Articles in the Headline Category
By Collette Bailey
The Law Commission began in 2009 to examine the status and enforceability of marital property agreements, which we refer to as pre-nups. Pre-nups do not currently have statutory backing, but this may be about to change.
In their report published on 27 February 2014, the Law Commission recommended the introduction of legally binding “qualifying nuptial agreements”. The report, Matrimonial Property Needs and Agreements, includes a draft bill which would bring pre-nups into law.
Whilst many couples resolve their finances without contested court proceedings, for others the court has to decide …
By Dan Bunting
British (or English and Welsh) justice is, we are told, the best in the world. It is not hyperbole to say that this is currently under threat and there is a real risk that this will no longer ring true in a few years’ time.
If there’s one figure that sums up the issues criminal lawyers face it is this – the average profit margin for a solicitors firm is 6.3%. On 20 March this year the income to a solicitors firm will be cut by 8.75%. How can that …
By David Allan
Niqab-wearing defendants should be obliged to remove their veils before giving evidence say 90% of my colleagues in a poll conducted by the Bar Council for The Times (although personally I’d like to see what the participation rate was for that). Former justice secretary, Ken Clarke, agrees, likening wearing a full-face veil in the witness box to giving evidence “in a bag”. The Lord Chief Justice says that trial judges should be able to decide whether a defendant may give evidence wearing a face-veil or not, but promises …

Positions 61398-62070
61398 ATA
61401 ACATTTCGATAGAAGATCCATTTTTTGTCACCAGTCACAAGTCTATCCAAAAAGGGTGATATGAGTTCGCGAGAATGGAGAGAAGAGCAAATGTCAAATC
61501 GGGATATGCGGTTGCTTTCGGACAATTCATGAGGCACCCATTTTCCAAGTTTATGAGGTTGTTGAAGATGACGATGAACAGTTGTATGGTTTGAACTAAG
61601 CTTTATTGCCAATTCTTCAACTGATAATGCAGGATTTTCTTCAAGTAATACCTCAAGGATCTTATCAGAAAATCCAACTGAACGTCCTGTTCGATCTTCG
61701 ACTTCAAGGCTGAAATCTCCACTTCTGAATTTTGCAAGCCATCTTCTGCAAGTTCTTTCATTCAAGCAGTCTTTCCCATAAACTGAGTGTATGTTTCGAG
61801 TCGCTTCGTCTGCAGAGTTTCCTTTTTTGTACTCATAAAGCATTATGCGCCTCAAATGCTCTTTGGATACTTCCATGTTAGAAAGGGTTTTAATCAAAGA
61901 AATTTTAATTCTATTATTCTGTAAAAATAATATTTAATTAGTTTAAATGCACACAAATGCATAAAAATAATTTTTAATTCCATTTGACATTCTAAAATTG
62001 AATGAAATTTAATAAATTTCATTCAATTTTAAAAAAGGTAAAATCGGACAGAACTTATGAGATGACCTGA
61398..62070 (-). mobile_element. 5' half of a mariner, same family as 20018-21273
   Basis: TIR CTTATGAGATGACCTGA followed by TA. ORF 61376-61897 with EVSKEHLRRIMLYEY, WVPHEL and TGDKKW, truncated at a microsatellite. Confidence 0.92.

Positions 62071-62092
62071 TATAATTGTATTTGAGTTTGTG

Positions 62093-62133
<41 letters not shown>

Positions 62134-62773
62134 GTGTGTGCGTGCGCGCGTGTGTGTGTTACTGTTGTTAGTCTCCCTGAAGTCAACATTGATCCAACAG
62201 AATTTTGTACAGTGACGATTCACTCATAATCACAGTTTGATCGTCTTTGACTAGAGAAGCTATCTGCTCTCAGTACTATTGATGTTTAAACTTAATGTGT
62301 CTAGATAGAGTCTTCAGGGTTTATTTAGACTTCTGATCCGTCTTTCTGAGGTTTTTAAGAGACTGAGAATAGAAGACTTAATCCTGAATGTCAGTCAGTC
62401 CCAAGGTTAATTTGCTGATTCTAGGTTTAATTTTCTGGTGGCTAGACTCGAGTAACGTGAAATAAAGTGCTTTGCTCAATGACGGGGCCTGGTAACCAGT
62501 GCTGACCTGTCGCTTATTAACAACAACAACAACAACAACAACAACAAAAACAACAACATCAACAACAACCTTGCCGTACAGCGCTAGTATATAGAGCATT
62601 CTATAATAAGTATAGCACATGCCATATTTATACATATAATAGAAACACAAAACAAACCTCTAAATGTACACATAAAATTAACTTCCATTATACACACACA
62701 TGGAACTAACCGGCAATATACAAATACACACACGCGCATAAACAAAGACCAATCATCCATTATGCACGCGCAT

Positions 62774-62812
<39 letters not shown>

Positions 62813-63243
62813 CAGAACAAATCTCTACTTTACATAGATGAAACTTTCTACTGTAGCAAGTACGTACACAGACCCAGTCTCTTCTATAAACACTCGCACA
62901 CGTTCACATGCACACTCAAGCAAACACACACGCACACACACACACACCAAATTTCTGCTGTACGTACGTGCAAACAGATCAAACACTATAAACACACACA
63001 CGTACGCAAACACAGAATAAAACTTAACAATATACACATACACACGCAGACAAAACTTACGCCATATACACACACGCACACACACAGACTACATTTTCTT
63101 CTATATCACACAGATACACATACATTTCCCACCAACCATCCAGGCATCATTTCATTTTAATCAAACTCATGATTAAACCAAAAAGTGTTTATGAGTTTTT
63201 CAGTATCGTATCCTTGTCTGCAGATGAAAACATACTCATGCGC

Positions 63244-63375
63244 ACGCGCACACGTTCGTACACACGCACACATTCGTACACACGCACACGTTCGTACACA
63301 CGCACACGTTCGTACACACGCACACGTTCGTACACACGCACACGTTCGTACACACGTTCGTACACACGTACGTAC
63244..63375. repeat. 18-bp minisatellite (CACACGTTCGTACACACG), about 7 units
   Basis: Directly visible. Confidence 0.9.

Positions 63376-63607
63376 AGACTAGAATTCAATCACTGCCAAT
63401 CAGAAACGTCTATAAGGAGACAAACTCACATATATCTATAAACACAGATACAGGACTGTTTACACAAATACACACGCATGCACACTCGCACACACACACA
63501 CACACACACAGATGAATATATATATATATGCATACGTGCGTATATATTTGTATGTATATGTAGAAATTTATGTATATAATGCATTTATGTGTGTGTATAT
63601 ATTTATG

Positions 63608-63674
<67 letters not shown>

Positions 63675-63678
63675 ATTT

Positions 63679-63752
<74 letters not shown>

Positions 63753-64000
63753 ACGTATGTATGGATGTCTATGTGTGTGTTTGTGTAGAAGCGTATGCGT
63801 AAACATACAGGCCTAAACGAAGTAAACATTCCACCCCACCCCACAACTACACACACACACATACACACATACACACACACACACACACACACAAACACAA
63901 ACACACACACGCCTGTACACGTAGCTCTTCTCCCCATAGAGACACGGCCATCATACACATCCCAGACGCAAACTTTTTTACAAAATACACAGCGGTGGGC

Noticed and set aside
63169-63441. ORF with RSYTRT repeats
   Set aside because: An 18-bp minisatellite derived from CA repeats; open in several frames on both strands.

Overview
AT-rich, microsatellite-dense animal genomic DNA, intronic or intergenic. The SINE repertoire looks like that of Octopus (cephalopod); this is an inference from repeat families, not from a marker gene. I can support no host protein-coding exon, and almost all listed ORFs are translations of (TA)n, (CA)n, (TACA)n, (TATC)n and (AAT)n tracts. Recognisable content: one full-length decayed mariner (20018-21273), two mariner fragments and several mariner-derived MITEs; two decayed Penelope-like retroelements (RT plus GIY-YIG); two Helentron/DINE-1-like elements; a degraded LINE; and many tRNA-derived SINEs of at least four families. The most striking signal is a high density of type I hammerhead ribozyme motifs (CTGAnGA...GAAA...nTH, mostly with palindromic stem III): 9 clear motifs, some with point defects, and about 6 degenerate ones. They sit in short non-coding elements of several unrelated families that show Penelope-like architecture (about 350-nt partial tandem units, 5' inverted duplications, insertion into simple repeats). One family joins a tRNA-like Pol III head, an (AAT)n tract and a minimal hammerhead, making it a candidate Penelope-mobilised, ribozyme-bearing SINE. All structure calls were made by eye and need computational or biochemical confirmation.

By David Allan
Do you object to swearing an oath on the Bible? Sorry, I hope that question didn’t put you off your stride when settling down to read this article. It’s the same question witnesses are asked when they’re about to give evidence in criminal trials.
The Magistrates Association recently rejected a proposal to abolish this practice. David Pannick QC, writing in the Times last week, took the view that the magistrates got it wrong. I’d have to say I agree.
At present, the Oaths Act 1978 s 1 requires that witnesses …
By Stephen Hockman
Recent events in the US have made us all aware of the essential vulnerability of modern political and economic systems. For a while it seemed as though the most powerful economy in the world was heading towards self-destruction, owing to the failure of a small number of senior politicians to reach a consensus that would avoid such an outcome. Now that disaster has been at least temporarily averted, it seems appropriate to try to analyse how this situation arose.
From one perspective this was indeed essentially an economic, or …